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Tractor Talk Discussion Forum

COOL

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2underage

02-09-2018 10:14:30




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I happened to turn on my TV and catch an episode of Dr. ODD. His discussion was about hamburg and what part of the animal that it came from and of course there was a discussion about animal feed and care. All in all he treated beef farmers with the respect that they deserve and he did praise the beef industry for their animal care and food safety efforts.
One of the things that came up was COOL [country of origin labeling]. When it was started, in the nineties as I recall it ended quickly when Mexico and Canada sued in the WTO with claims that it would cause prejudice against their farm producers so the US government scuttled the idea. My memory of that is slightly different. I do remembering getting a notice from the department of agriculture that I needed to register my farm and get a unique id number. I, like most other US farms balked at that idea and refused to register our farms. If I remember correctly, less that 20% of Us farmers complied and threatened to hold their products from the market. Under that cloud of rebellion and the action of the WTO COOL was abandoned by the US.
Would the COOL thing have hurt Canadian or Mexican farmers I can not say for certain but I do believe in would not have had much effect on farm imports from Canada as most Americans perceives that country as just a smaller version of our US. There was the mad cow scare about then so some decrease in beef imports from that country did occur.

With Mexico it might have caused some decrease in us consumption of their beef but not enough to cause any serious loss to their farmers as that meat is usually
priced lower that US produced meat. The COOL rule covered more that meat but other produce as well but it was meat that caused the most controversy. During the winter we might not have many tomatoes or other summer produce if not for Mexico.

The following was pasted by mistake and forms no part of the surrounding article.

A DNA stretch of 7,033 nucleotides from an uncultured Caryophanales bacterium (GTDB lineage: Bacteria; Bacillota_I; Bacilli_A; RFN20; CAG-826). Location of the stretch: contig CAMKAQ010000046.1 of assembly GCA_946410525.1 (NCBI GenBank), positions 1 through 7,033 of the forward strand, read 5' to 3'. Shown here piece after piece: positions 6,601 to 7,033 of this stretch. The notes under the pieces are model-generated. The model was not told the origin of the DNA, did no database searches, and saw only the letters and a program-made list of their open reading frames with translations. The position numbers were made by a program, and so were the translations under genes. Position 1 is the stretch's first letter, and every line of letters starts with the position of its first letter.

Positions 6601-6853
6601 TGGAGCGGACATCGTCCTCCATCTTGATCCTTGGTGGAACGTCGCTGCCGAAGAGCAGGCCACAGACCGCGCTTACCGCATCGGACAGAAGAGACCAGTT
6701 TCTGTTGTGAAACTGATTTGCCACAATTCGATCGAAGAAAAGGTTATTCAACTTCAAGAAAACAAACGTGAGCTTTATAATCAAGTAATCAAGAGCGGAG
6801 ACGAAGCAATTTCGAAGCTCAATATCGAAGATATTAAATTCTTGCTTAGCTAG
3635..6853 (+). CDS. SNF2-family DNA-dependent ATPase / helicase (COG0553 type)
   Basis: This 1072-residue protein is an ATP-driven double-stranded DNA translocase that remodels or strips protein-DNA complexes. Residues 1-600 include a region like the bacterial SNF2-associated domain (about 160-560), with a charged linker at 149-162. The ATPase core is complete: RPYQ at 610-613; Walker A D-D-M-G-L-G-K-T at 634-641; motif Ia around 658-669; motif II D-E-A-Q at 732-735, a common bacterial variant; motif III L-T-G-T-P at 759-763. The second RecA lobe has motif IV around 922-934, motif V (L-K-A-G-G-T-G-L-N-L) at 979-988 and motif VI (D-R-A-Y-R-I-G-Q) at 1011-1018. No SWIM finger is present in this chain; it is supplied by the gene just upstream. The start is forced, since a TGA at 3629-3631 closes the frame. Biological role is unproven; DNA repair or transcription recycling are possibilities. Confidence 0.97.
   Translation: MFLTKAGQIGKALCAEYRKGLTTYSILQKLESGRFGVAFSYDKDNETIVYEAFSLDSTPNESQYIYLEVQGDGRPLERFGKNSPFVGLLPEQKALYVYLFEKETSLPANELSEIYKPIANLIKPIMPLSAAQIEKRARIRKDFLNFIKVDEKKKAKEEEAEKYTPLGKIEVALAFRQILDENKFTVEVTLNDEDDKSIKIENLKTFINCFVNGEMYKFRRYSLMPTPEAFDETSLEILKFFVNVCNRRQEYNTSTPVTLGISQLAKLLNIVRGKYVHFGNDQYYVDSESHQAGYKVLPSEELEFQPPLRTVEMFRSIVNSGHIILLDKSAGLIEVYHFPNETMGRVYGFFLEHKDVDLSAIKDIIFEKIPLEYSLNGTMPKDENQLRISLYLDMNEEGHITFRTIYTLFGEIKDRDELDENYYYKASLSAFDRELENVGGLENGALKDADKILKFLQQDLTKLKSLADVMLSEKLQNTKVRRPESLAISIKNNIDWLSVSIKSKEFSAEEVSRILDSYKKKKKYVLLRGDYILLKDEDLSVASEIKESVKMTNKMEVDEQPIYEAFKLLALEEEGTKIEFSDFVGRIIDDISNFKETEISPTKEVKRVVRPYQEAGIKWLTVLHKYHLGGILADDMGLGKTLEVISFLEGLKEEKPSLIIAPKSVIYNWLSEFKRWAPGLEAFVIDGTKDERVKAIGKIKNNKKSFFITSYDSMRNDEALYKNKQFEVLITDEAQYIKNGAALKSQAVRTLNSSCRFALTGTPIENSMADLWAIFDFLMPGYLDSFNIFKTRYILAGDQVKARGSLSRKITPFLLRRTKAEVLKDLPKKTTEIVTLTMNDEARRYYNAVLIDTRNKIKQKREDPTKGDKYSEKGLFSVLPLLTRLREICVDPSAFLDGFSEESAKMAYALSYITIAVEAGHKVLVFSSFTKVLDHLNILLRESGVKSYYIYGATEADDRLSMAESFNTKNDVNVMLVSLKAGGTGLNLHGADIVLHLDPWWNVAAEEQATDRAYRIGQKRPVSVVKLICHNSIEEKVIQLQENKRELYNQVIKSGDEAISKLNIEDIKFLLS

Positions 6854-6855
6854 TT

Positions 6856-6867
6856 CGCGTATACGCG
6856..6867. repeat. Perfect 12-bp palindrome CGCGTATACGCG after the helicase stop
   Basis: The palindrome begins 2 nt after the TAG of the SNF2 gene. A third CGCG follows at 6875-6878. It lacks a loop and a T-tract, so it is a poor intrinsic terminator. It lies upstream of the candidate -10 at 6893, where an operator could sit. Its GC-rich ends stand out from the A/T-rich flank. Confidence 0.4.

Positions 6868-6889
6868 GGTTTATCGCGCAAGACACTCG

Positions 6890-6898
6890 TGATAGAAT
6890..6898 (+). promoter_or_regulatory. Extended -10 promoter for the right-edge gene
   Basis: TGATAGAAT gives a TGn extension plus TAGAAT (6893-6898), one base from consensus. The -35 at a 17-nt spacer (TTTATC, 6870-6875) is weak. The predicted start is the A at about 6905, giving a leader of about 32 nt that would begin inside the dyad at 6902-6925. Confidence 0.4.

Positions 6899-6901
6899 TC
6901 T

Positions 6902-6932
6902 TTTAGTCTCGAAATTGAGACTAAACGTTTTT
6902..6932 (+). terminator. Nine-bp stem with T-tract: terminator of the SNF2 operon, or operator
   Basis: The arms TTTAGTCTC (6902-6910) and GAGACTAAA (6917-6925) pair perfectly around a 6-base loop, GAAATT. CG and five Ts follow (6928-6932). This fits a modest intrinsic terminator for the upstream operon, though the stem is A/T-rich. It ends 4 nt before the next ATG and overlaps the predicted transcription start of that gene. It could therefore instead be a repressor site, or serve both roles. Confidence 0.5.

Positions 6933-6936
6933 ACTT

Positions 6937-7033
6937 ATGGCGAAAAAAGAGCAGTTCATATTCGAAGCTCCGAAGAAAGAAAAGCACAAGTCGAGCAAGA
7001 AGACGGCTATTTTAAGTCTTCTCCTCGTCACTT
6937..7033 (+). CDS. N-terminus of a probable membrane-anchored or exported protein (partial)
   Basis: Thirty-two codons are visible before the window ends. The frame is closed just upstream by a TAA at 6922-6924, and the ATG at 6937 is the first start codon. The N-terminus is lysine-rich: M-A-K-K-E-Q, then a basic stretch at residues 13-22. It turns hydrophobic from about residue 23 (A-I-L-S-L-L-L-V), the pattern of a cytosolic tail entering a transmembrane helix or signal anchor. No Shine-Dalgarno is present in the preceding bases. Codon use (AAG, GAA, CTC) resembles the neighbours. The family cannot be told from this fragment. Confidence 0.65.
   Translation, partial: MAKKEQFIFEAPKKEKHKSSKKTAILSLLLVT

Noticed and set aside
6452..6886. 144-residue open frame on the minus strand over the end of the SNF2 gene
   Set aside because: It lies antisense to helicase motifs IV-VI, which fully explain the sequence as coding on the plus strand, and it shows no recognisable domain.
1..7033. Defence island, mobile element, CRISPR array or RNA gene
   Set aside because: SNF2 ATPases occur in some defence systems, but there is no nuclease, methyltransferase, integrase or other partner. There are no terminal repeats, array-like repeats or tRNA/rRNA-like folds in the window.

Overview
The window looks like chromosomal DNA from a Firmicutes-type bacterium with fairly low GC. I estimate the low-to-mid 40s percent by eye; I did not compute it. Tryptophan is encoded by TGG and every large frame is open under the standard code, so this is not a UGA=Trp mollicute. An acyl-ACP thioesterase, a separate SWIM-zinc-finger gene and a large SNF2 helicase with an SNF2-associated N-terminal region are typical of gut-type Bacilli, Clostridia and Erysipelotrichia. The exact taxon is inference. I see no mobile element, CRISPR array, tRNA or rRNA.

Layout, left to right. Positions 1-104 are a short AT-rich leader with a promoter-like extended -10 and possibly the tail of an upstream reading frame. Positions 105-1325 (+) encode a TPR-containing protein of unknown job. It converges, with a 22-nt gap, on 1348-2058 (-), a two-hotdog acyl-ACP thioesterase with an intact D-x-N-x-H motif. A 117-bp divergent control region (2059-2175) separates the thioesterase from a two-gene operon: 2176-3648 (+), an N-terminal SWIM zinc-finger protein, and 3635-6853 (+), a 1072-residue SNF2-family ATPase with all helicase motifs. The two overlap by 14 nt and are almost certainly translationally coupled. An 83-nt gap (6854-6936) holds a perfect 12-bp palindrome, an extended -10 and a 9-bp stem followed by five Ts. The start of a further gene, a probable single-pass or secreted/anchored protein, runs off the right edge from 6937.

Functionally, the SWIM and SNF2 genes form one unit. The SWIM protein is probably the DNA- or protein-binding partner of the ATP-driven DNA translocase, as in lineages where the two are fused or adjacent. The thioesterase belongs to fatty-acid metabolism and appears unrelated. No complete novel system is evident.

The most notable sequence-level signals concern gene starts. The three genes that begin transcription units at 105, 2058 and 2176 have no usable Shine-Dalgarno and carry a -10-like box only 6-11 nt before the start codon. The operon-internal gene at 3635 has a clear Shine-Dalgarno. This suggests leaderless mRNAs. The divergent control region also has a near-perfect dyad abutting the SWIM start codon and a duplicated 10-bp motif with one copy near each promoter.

From my point of view COOL was a dumb idea from day one. When I am hungry I set down and say pass the roast, potatoes and gravy . I never have asked, what country did this food come from.

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730virgil

02-10-2018 06:26:53




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 Re: COOL in reply to 2underage, 02-09-2018 10:14:30  
a friend of ours takes his steers to a local butcher who said ted you are the customer has the govt. id tag no one else that i know does.



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Bruce from Can.

02-09-2018 10:51:26




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 Re: COOL in reply to 2underage, 02-09-2018 10:14:30  
Cool really hurt hog farm, both in Canada and the Satesfor a while. US had the feeder barns , feed , and packing plants, Canada had the sow barns. Screwed that up royally. Was mostly promoted by Midwest and western cow calf operations . And cost packers too much too keep cattle and hogs separate, so they didnít want Canadian livestock, so it did hurt Canada, and was out of step with the free trade deals. That is why the US lost at WTO

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Andy Martin

02-09-2018 10:33:19




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 Re: COOL in reply to 2underage, 02-09-2018 10:14:30  
My recollection is that it did not just happen about the time of mad cow disease. It was in response to mad cow disease and was an effort to track diseased cows back to the farm of origin. What a really bad idea.



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rdandersom

02-09-2018 11:19:49




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 Re: COOL in reply to Andy Martin, 02-09-2018 10:33:19  
The way it was explained to Canadian farmers if I remember right was that the US packers had to keep the Canadian and US product separate. Separate pens,separate kills,separate section in the cooler and such all the way down the line. Border states packing plants had to stop buying Canadian cattle or else they bid lower for our cattle to cover the extra costs of COOL. The poultry plant I work at does some halal product and occasionally some antibiotic free birds.All of the extra costs for inspection and segregation can be passed on to the customer but with generic beef it couldn't so the Canadian producers had to pay. The free trade agreements made it very cost effective to kill Canadian cattle in US plants and in some cases ship the meat back north. The mad cow and COOL hit us especially hard because years of free trade had gutted our packing industry meaning we didn't have capacity to slaughter on this side if the border.

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